The world's two richest people Bill Gates and Jeff Bezos can do one thing that most company founders can't and it's contributed to their success over the years: Run their own businesses, according to billionaire David Rubenstein.
"Running companies is different than getting them off the ground," says Rubenstein in a WNYC "Freakonomics Radio" podcast. "Some great entrepreneurs are not really good at managing companies."
Rubenstein, who is the co-founder of private equity firm The Carlyle Group, says that even when founders do retain their CEO positions, it is relatively uncommon for them to be able to run the company well.
"It's a rare person, like Bill Gates, who was an entrepreneur and also was a very effective CEO for many, many years," he says.
In fact, he continues, most company founders typically don't last in the CEO position after the first five years.
"It's just a different skill set, and very few people have the skill set that Jeff Bezos exhibited or Bill Gates exhibited," Rubenstein tells the podcast. "It just usually doesn't happen."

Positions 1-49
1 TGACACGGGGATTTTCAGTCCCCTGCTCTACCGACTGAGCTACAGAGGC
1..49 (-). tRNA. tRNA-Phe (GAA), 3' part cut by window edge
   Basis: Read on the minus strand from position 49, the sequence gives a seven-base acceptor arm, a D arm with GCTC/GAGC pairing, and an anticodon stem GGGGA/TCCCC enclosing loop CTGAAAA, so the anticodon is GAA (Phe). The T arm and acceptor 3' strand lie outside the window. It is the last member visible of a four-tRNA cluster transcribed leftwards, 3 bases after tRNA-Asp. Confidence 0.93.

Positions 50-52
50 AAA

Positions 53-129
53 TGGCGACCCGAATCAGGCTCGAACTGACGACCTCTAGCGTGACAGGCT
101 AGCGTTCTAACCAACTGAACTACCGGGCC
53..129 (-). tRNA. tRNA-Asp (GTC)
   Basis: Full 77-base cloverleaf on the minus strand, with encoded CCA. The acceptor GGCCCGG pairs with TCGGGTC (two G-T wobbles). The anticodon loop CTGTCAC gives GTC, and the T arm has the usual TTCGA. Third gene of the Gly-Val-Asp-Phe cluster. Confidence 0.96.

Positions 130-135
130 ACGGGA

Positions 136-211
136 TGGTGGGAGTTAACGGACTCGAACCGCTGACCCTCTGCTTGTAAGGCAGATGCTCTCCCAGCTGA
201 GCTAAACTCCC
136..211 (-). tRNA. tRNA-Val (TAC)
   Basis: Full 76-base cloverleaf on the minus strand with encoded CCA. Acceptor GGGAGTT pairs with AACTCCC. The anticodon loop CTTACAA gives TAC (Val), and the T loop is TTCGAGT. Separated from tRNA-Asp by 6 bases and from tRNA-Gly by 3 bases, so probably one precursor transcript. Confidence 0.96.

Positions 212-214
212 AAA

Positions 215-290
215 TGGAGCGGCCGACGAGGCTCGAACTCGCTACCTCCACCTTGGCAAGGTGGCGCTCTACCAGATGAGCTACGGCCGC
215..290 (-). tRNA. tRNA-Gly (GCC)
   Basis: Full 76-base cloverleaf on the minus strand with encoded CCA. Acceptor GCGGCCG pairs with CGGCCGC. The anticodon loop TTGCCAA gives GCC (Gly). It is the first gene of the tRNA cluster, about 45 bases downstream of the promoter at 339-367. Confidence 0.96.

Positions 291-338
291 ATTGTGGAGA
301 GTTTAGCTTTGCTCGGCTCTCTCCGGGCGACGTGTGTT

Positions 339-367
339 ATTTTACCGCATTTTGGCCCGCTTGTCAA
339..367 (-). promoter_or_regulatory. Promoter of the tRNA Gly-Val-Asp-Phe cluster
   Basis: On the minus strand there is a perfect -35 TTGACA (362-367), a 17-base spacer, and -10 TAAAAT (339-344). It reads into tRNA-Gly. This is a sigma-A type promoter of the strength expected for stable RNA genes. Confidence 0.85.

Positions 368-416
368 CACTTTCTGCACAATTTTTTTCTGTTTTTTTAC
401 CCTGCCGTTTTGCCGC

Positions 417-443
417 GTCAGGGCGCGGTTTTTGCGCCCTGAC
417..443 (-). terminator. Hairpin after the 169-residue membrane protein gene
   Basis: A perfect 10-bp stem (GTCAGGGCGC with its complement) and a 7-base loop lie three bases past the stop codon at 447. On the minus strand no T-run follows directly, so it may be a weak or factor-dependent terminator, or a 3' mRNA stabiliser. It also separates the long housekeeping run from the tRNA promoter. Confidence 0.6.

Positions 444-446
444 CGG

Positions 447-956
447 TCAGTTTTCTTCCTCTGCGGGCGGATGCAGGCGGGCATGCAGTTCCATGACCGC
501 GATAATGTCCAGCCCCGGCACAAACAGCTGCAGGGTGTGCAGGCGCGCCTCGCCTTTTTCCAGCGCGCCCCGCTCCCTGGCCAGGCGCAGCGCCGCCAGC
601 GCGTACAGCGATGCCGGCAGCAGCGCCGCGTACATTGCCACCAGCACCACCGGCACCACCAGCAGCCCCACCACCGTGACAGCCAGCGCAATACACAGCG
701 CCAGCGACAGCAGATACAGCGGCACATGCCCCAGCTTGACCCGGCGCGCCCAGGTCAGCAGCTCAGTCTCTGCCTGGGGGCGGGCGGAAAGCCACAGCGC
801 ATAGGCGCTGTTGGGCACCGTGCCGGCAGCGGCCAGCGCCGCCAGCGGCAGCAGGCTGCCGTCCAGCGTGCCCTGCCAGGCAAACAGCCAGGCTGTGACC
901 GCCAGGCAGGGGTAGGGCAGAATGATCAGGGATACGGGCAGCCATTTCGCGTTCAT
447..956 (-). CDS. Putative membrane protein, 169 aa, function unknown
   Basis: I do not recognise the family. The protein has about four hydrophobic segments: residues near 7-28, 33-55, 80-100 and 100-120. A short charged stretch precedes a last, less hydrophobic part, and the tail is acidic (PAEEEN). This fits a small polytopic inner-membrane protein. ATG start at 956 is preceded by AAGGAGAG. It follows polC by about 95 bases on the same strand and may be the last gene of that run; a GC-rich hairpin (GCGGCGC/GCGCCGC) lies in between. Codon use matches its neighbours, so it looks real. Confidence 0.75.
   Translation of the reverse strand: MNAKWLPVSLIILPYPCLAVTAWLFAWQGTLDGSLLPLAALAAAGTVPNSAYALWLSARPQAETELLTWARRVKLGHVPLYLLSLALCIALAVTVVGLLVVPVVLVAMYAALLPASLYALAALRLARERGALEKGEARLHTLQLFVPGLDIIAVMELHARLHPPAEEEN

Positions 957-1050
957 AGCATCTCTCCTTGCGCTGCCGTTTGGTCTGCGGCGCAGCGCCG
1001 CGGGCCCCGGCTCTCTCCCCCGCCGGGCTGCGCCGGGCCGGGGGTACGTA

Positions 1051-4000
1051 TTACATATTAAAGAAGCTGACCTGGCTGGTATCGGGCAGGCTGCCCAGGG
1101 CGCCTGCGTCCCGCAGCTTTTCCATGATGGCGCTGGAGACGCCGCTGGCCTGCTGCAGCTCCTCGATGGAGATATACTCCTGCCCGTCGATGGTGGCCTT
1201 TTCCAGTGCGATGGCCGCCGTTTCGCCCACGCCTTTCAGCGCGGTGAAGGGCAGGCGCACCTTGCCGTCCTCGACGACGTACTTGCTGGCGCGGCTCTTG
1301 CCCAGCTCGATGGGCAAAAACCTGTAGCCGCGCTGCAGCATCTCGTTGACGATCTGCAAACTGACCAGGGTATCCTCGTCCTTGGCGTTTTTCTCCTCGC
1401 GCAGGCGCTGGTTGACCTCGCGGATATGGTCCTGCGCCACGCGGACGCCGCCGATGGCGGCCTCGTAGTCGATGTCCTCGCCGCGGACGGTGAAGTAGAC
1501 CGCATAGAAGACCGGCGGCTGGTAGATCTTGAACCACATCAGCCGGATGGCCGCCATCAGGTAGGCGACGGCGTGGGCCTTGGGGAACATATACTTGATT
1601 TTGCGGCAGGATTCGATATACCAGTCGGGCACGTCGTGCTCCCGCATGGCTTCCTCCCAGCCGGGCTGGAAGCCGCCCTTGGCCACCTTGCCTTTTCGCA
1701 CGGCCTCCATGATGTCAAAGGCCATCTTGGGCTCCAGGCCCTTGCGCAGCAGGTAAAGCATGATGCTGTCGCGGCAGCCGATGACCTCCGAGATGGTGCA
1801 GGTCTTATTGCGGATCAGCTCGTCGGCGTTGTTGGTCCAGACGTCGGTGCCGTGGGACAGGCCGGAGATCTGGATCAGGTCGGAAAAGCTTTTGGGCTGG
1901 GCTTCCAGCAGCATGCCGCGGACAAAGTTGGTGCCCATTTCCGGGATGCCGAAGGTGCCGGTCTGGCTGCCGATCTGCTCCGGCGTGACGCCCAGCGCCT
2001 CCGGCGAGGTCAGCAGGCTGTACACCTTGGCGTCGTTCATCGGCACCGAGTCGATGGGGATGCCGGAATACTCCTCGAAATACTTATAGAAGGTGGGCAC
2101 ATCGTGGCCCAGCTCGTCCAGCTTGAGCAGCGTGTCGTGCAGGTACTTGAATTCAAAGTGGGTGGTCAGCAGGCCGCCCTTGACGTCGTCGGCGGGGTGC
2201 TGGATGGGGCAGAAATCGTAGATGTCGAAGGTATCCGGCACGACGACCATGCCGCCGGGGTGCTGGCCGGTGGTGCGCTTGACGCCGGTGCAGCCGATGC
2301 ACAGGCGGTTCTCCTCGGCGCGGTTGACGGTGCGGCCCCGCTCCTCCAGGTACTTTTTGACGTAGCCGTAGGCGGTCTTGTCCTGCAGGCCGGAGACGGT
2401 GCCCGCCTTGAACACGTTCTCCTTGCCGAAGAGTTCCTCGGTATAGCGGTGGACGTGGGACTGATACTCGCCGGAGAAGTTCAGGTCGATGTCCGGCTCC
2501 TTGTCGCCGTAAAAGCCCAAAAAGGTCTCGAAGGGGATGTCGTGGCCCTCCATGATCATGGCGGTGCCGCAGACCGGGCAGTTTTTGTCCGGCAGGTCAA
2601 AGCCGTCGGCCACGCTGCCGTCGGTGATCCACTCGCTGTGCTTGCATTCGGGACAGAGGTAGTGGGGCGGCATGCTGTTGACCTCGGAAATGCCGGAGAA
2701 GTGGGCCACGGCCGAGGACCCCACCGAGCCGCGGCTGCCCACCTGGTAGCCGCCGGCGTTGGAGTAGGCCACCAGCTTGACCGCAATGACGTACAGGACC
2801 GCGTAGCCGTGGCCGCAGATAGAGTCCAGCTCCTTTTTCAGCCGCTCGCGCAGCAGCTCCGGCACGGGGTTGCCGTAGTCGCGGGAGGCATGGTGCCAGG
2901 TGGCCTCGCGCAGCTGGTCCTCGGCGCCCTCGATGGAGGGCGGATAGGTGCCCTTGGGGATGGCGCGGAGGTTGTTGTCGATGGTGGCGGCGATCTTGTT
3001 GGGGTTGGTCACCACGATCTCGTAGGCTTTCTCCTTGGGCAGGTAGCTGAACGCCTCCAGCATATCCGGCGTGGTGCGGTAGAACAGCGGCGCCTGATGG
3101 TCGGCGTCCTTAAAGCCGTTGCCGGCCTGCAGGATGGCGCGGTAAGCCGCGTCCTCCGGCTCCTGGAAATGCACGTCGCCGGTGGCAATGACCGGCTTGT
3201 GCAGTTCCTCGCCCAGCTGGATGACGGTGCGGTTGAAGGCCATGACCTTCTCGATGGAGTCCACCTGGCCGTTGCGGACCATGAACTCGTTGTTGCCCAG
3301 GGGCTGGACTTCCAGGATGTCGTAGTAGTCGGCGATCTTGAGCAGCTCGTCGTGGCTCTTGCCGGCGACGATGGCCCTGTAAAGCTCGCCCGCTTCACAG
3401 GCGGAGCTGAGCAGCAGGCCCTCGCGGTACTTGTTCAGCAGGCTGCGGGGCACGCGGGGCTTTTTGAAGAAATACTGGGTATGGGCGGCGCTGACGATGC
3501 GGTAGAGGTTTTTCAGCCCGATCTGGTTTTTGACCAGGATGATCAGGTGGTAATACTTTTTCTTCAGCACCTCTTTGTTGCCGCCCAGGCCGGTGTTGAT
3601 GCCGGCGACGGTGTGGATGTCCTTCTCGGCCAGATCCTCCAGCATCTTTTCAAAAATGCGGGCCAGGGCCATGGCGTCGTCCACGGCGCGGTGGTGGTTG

In a 2017 interview with WSJ Magazine, Gates credited Microsoft's success to spending many late nights in the office during the company's formative years. This drive, he said, was fueled by his rivalry with Apple founder Steve Jobs.
"Early on we were speed nuts, staying all night [at the office, thinking], 'Oh, you're five percent slower as a programmer? You don't belong here.' It was very hard-core," he told the magazine.
In the same interview, Microsoft's current CEO Satya Nadella discussed Gates' leadership style at Microsoft, noting that the billionaire has a way of making people want to do their best.
"Bill is a galvanizing force," said Nadella, who has held the CEO title since 2014. "Whenever somebody meets with Bill, they want to do their best work. You can't replicate that."
Amazon founder Jeff Bezos has held the CEO position since the retail giant's 1996 launch, nearly 22 years ago.
What started as a small e-commerce site has expanded rapidly in recent years, with Amazon's purchase of the grocery chain Whole Foods last year. The retail giant's success has also made Bezos' the richest person in recent history.
The self-made billionaire's annual shareholder letters help illustrate the philosophy that has made him successful as a CEO: build culture, empower people, obsess over customers, focus on the long term and take risks.
In his first annual letter, over ten years ago, the billionaire writes you must be willing to gamble if you want to be successful.
"Failure and invention are inseparable twins," he wrote. "To invent you have to experiment, and if you know in advance that it's going to work, it's not an experiment."
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